1 9 2 0 - 1 9 4 0


The critical period in matrimony is breakfastime.

-- Sir Alan Patrick Herbert


[T]he unwritten law of wedded bliss is plain for all to read: Don't tempt masculine tempers with burnt toast!

-- 1940 TOASTMASTER Advertisement

This time period was probably the most active for toaster innovation and design. Unfortunately, the Great Depression eliminated many of the smaller manufacturers.

STAR-Rite Reversible Toaster made by the Fitzgerald Manufacturing Co. of Torrington, Connecticut. Patent issued 1921. You use the knobs on top of the doors to swing the bread around to toast both sides.

This toaster, with its original box - from which this illustration comes, was generously donated to the Toaster Museum Foundation by Bob Sumner of Huntsville, Utah.

Click to view a March 1923 ad from Good Housekeeping for the STAR-Rite.


Left: Universal E945 by Landers, Frary & Clark of New Britain, Connecticut, c. 1920. Spring loaded doors hold toast in place.

Right: Manning and Bowman Reversible Toaster article 1226, from 1923. Wonderfully complicated baskets turn on a horizontal axis.



Click for larger image
The Universal Model E9410, by Landers, Frary & Clark of New Britain, Connecticut. One of the most amazing and beautiful toasters ever made, this must have been known as something more elegant than the "E9410". The best name we've heard anyone call this unit is the Sweetheart Toaster, so until some old advertising literature is found that tells us different, that's what we'll call it.

The Sweetheart Toaster operates by the two buttons on its base - one button for each side. Pressing one of the buttons swings the bread basket out perpendicular to the toaster allowing one to insert or remove bread. Release the button and the basket swings back against the toaster. Each subsequent pushing of a button makes the basket rotate in the opposite direction, so that both sides of the bread can be toasted.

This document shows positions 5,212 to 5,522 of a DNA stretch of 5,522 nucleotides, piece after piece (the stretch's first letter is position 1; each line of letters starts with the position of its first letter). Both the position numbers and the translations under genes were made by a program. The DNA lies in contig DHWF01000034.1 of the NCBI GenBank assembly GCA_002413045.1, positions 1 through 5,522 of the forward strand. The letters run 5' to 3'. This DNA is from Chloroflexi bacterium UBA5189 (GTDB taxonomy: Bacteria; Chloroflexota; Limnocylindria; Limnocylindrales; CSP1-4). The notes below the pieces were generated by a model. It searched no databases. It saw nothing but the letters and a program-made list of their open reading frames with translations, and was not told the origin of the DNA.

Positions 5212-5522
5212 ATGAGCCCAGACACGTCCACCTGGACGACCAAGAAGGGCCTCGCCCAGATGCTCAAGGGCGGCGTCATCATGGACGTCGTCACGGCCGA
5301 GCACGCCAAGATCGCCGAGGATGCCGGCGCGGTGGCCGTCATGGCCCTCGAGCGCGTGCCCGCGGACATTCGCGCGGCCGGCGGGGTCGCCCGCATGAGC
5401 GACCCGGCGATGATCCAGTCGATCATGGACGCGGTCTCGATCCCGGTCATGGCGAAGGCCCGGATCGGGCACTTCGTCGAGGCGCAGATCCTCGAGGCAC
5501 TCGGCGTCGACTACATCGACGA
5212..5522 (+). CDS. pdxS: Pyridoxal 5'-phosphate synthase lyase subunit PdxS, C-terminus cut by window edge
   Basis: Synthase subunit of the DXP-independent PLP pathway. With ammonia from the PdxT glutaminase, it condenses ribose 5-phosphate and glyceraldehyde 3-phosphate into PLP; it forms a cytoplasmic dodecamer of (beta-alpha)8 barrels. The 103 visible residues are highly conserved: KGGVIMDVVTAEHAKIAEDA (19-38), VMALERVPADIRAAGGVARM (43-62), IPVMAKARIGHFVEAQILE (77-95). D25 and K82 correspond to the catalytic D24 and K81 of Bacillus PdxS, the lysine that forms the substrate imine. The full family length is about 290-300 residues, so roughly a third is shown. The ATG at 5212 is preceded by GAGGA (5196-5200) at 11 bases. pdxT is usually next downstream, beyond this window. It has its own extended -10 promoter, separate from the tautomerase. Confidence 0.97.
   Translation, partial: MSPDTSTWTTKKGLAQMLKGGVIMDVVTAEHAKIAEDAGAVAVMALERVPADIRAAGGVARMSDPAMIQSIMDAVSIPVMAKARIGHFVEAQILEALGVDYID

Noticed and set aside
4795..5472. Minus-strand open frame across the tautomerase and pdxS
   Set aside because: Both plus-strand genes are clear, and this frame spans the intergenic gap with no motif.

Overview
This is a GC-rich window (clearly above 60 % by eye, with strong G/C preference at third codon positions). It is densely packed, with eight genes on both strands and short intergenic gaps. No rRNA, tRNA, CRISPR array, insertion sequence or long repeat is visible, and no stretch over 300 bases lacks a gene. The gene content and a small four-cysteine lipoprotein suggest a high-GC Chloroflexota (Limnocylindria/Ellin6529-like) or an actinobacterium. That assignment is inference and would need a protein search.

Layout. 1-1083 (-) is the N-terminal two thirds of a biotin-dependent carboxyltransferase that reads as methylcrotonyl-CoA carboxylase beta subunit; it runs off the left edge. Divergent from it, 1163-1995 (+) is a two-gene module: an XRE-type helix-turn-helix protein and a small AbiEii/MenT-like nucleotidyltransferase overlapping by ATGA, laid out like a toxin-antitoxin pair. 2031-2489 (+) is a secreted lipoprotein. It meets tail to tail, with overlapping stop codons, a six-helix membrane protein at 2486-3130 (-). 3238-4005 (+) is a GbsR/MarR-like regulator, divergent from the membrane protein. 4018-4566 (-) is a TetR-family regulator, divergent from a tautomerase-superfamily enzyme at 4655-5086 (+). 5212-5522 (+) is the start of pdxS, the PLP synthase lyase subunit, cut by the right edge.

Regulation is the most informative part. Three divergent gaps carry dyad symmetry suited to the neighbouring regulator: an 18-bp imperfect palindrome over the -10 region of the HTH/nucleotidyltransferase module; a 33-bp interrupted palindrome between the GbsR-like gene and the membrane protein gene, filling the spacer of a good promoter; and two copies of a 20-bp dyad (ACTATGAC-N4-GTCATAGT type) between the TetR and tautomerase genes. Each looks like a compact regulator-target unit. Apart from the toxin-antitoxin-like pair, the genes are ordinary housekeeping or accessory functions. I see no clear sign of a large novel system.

Toastrite Blue Willow
Click to see a high-resolution image of the Blue Willow toaster.



The Toastrite "Blue Willow" Porcelain Toaster

Made by the Pan Electric Manufacuring Co. of Cleveland, Ohio. This lovely toaster was made to complement one's Blue Willow pattern dinnerware. It also came in a "Pink Willow" design, as well as in Pearly Blue, Apple Green, Orange, Yellow, and Mother of Pearl.

Not made of true porcelain, the Toastrite was fabricated out of "Onyxide" China. An ad for the Toastrite line of toasters reads:
All the brightness, charm and lively zest of these vivid times are expressed in the colors of this attractive appliance. Its design harmonizes perfectly with the finest table appointments. Every detail, even to the heater cord in Rayo Silk, covered in colors to match the toaster, is exactly in keeping with the modern spirit of grace and beauty. Only the best materials are used in its construction.

The Onyxide China Electric Toaster, available in a variety of colors, offers an opportunity to match tableware and decorations. It is made of "Onyxide China," is tremendously sturdy and withstands heat.